When Breath Becomes Air

When Breath Becomes Air – Book Review By Paul Kalanithi

‘When Breath Becomes Air’ is probably one of the best books that I have ever read. It is a beautiful, heart-breaking and heart-warming book. Which I recommend everyone to read. I cried many times reading this book, it is a little bit about dying but, I think it is more about what it feels like to be alive.

When Breath Becomes Air“What do you do when life is catastrophically interrupted? What does it mean to have a child as your own life fades away? What makes life worth living in the face of death?”

Paul Kalanithi is a thirty-six year old neurosurgeon, before going to med school Paul attended Stanford University to study English Literature and Human Biology, then later completed his Masters in the history and philosophy of science at Cambridge. He then attended Yale School of Medicine.  Paul wasn’t sure what he wanted to do as a career but he knew that he would “never be a doctor”. “I knew Medicine only by it’s absence – specifically, the absence of a father growing up, one who went to work before dawn and returned in the dark to a plate of reheated dinner”.

Paul really wanted to find out and really understand the meaning of life and death that is why he chose neurosurgery as a career. “I had started in this career, in part, to pursue death: to grasp it, uncloak it, and see it eye-to-eye, unblinking. Neurosurgery attracted me as much for its intertwining of brain and consciousness as for its intertwining of life and death.”

On the verge of qualifying as a neurosurgeon after a decade of training Paul Kalanithi discovered that he had inoperable lung cancer at the age of 36. “Before my cancer was diagnosed, I knew that someday I would die, but I didn’t know when. After the diagnosis, I knew that someday I would die, but I didn’t know when. But now I knew it acutely. The problem wasn’t really a scientific one. The fact of death is unsettling. Yet there is no other way to live.”.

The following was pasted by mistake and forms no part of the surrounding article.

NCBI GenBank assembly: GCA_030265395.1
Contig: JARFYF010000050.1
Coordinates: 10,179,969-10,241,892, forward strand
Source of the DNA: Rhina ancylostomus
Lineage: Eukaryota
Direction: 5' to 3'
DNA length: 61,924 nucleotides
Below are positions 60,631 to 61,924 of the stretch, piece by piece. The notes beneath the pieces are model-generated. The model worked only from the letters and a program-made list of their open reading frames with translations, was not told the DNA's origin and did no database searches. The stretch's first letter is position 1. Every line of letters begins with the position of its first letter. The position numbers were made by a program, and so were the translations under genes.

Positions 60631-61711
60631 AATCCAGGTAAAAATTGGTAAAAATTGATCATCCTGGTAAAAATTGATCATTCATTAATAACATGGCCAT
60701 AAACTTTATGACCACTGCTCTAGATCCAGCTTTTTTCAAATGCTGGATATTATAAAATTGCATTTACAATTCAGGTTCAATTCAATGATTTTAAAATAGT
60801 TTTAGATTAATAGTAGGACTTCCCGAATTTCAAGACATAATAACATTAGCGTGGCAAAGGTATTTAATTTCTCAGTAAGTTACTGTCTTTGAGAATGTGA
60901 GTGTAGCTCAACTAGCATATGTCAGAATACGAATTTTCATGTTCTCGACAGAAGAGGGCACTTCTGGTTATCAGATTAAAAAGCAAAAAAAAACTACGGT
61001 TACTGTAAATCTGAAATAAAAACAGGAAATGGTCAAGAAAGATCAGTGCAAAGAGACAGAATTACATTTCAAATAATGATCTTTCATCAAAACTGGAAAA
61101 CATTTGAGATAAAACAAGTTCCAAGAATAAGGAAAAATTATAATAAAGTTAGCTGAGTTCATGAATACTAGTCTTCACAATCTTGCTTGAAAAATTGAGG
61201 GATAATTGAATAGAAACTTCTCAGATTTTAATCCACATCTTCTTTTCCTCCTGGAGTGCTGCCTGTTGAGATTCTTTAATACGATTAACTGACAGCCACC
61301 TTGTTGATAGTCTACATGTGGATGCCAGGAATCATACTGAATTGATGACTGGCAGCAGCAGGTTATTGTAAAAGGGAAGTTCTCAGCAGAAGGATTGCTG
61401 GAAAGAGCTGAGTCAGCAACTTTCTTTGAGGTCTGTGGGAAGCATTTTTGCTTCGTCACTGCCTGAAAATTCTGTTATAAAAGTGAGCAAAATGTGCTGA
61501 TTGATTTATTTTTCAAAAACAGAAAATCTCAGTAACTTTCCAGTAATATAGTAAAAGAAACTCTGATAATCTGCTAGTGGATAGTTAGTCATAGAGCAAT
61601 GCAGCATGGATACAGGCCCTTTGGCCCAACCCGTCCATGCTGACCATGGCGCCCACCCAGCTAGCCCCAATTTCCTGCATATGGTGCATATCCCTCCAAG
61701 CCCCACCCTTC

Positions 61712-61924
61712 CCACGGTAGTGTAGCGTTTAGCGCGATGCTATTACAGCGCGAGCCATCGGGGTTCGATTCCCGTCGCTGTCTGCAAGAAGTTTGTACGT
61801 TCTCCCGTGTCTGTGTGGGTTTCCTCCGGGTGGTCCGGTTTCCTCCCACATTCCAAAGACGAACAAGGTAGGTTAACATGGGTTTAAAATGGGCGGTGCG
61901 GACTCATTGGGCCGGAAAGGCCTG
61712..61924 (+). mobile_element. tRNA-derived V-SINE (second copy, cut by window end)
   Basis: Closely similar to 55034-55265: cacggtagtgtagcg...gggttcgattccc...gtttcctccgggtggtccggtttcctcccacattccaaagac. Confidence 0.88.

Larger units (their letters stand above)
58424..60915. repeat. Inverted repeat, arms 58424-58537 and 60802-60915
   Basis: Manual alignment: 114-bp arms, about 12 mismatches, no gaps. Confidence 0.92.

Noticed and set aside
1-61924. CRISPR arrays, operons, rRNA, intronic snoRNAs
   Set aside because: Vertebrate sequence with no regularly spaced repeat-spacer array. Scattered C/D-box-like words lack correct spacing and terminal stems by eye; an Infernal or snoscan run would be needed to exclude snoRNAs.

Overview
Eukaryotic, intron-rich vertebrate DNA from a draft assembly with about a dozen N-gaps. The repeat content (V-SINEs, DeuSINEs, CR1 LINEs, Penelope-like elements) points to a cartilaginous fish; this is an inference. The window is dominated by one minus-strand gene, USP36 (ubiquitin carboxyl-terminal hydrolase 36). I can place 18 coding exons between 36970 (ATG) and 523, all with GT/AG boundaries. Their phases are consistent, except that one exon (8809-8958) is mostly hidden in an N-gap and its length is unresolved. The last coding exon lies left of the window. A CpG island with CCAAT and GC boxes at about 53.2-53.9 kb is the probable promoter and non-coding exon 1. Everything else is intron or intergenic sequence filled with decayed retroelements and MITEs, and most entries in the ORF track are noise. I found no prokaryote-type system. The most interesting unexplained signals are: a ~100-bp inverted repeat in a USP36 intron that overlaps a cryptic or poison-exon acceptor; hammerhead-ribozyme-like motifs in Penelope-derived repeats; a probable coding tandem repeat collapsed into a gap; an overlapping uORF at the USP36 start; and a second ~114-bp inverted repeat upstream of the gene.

Paul wrote this book to help people understand the meaning of life and death. This book is based on a real-life account of what it means to live with cancer. Paul writes in all honesty, on how he knew and ignored all the warning signs whereas, deep deep down he knew it was cancer.

I’m going to quote some quotes from this book that really touched me..

“..but knowing that even if I’m dying, until I actually die, I am still living.”

“Before my cancer was diagnosed, I knew that someday I would die, but I didn’t know when. After the diagnosis, I knew that someday I would die, but I didn’t know when. But now I knew it acutely. The problem wasn’t really a scientific one. The fact of death is unsettling. Yet there is no other way to live.”

“I had started in this career, in part, to pursue death: to grasp it, uncloak it, and see eye-to-eye, unblinking. Neurosurgery attracted me as much for its intertwining of brain and consciousness as for its intertwining of life and death. I had thought that a life spent in the space between the two would grant me not merely a stage for compassionate action but an elevation of my own being: getting as far away from petty materialism, from self- important trivia, getting right there, to the heart of the matter, to truly life and death decisions and struggles… surely a kind of transcendence would be found there?”

“Death comes for all of us. For us, for our patients: it is our fate as living, breathing, metabolizing organisms. Most lives are lived with passivity toward death—it’s something that happens to you and those around you.”

I hope that I have convinced you to read this amazing book it sure is an incredible read.

 

Love Mariam